Reel 1B was lost to deterioration before the title was preserved, missing approximately 300 metres.
Viewed at Cinema Jolly, Bologna (Il Cinema Ritrovato) with e-subtitles in Italian by Sub-Ti, 27 June 2015
Introduced by Dave Kehr and Steve Massa.
Steve Massa (Il Cinema Ritrovato catalogue and website): "In 1929 Leo McCarey resigned from the Hal Roach Studio. He later joked that his decision to leave came from realizing how ridiculously healthy Hal Roach appeared and that as vice-president there’d be little chance for his advancement (Roach did make it to age one hundred, outliving the younger McCarey by twenty-three years). About his time making shorts Leo said: “I owe a good part of my success to them – and nothing could have replaced that experience – all the ideas were original and new. It was because of the success of these films that I was able to make a reputation, and to direct features and, in a sense climb the ladder”. The next few years saw him moving around to various studios trying to find his way in full-length films. His first stop was Pathé for the college comedy The Sophomore and the musical Red Hot Rhythm (both 1929), and he then tried his hand in drama at Fox with Wild Company (1930)."
"He had a popular hit with the Paramount musical Let’s Go Native (1930), and returned to Fox to secure his success with Part Time Wife (1930) – a huge hit that he felt was the first really recognizable ‘Leo McCarey’ picture, which also enabled him to double his asking price. The comic incompatablity of husband and wife Edmund Lowe and Leila Hyams prefigures that of Cary Grant and Irene Dunne in The Awful Truth (1937), and in fact McCarey reworked specific scenes from Part Time Wife in the latter film and felt that they were better executed the second time around. More involved in the writing than any of his previous features, he also introduced a bit of his soon to be signature sentiment with the comedy in the character of a worldly-wise young caddy. From here he went to United Artists for a lackluster experience helming Indiscreet (1931) with Gloria Swanson, and even spent a brief time at MGM directing Marie Dressler and Polly Moran in Prosperity (1932), but by the time it was released the directing credit went to Sam Wood."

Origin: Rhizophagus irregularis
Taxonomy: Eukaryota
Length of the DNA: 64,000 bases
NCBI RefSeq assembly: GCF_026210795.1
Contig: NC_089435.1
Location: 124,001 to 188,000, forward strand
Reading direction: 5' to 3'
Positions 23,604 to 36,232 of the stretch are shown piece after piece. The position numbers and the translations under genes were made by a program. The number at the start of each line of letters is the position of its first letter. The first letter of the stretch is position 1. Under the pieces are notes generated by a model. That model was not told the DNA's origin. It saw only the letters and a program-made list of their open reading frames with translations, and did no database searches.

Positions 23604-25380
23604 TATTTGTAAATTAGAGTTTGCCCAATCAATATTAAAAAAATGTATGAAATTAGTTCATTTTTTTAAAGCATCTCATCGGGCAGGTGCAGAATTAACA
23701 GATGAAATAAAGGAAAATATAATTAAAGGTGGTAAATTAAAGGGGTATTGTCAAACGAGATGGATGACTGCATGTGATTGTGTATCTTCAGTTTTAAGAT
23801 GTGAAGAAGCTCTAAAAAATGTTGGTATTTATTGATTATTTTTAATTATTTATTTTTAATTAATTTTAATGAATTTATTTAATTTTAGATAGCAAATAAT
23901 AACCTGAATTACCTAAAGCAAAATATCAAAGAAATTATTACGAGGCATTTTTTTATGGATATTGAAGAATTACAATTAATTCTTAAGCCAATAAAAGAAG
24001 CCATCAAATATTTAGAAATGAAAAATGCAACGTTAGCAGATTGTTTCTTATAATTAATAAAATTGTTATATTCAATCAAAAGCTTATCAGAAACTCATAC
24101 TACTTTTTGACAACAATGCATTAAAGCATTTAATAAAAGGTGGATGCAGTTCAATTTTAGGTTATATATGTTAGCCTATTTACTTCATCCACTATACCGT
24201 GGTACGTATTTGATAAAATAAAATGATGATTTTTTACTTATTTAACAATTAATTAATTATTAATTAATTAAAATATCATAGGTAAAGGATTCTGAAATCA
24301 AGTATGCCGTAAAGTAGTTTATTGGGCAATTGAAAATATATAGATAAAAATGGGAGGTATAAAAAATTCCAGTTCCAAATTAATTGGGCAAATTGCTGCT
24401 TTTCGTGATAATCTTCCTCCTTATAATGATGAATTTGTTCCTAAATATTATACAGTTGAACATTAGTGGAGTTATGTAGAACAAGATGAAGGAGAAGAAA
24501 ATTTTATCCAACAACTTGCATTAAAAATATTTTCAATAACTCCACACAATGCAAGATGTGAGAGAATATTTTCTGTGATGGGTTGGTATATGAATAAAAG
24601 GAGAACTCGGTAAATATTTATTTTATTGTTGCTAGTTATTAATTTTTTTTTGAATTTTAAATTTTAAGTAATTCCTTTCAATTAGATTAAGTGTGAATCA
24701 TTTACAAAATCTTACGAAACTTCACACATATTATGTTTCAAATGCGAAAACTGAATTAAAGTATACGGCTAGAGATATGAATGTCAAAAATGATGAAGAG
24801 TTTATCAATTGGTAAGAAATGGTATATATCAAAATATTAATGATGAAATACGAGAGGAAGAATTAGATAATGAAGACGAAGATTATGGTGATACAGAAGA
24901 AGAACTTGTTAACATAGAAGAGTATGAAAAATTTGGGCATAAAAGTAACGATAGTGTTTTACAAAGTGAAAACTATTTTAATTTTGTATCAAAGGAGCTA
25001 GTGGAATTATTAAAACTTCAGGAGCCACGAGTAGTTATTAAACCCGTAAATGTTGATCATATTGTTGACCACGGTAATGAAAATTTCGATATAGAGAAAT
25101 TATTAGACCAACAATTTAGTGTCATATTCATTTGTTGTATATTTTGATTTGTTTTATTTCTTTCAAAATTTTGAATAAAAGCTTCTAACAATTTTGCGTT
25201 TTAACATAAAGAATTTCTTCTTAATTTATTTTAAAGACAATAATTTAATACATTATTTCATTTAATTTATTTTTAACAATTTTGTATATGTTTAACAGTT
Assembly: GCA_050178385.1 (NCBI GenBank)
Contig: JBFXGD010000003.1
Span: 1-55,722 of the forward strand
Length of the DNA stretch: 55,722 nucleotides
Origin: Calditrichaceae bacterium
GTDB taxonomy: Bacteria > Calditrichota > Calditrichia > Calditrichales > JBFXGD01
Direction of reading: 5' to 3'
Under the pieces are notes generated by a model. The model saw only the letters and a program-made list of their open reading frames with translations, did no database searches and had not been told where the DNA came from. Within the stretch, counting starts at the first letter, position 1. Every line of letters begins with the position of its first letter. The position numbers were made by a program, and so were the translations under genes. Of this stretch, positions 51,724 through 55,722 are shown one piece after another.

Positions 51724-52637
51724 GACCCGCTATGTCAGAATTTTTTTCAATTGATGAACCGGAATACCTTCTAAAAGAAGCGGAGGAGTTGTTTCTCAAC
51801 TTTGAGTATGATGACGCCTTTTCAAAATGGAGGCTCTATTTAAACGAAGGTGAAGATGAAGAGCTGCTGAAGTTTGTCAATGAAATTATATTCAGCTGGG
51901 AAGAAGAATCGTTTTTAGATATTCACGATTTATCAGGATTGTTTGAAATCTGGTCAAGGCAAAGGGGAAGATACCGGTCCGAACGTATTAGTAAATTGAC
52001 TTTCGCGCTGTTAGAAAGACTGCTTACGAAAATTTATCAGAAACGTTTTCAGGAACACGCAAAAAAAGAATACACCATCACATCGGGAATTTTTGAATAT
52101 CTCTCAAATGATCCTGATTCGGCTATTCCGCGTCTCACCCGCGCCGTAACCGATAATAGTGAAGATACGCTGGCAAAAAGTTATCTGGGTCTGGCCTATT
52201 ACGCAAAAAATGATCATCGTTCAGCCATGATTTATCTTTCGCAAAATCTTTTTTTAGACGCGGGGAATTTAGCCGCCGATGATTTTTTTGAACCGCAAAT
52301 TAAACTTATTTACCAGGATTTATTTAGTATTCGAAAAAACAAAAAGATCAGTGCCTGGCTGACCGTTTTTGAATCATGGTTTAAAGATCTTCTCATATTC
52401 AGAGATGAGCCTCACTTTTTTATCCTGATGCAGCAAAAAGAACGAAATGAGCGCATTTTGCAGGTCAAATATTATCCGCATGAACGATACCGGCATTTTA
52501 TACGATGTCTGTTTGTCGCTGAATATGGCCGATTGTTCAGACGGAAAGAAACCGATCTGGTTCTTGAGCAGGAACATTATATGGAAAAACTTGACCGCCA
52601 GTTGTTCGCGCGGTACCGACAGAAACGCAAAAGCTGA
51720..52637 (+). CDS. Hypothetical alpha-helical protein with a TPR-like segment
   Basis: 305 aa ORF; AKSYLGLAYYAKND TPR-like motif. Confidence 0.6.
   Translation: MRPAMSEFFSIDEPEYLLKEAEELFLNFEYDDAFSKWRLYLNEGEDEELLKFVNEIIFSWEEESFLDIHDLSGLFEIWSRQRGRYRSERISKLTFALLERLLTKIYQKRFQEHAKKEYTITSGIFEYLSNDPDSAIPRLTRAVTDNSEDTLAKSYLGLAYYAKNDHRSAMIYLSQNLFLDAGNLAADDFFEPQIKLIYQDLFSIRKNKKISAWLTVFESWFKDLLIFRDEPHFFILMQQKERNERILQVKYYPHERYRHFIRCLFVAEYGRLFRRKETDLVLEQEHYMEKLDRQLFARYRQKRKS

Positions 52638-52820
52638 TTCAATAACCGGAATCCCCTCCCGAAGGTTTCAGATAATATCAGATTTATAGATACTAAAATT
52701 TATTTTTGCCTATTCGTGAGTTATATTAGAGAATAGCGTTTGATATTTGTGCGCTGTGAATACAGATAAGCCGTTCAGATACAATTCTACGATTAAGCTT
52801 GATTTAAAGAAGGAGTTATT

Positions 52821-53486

"Following the Eddie Cantor hit The Kid from Spain (1932) McCarey finally settled in at Paramount where he would emerge with some of his early signature films." (Steve Massa)
AA: Steve Massa reports above that the director felt that Part Time Wife was the first really recognizable Leo McCarey feature film, and indeed there is already much of the dynamics of The Awful Truth on display here. The continuity to the Hal Roach shorts is also still evident in the comedy business on the golf course and in the prominent role played by the mongrel dog. There is even a Charley Chase connection in the characters of the husband (Edmund Lowe) and the rival (Walter McGrail).
I have sometimes a hard time in caring for such protagonists of comedies of remarriage because they are either so career-centered or so self-centered, or, as here, both: also Betty Murdock / Betty Rogers (Leila Hyams) has a career as a golf champion.
Here husband Jim tries to win his wife back via golf, and thus gets to know a child caddie, Tommy, an orphan boy living in a shack under a bridge, with a mongrel dog as his companion. In the climactic golf match between Jim and the rival, Johnny Spence, the dog ruins everything. Jim gives up and lets Johnny be the winner. But the chain of reactions to the boy and the dog means that Jim gets Betty back, and in a deeper way, he gets his life back; he gets his self back (or discovers it).
The darkest part in the chain of reactions is the fate of the mongrel dog in the gas chamber at the dog catcher's. But there is a last minute rescue.
Edmund Lowe and Walter McGrail are no matches for Charley Chase or Cary Grant, but Leila Hyams is a perfect Leo McCarey leading lady.
The print is based on the only surviving elements and is the best there is. There is that one reel (of ten minutes) missing, but film is watchable even so. The visual quality of the image in this UCLA print is fine.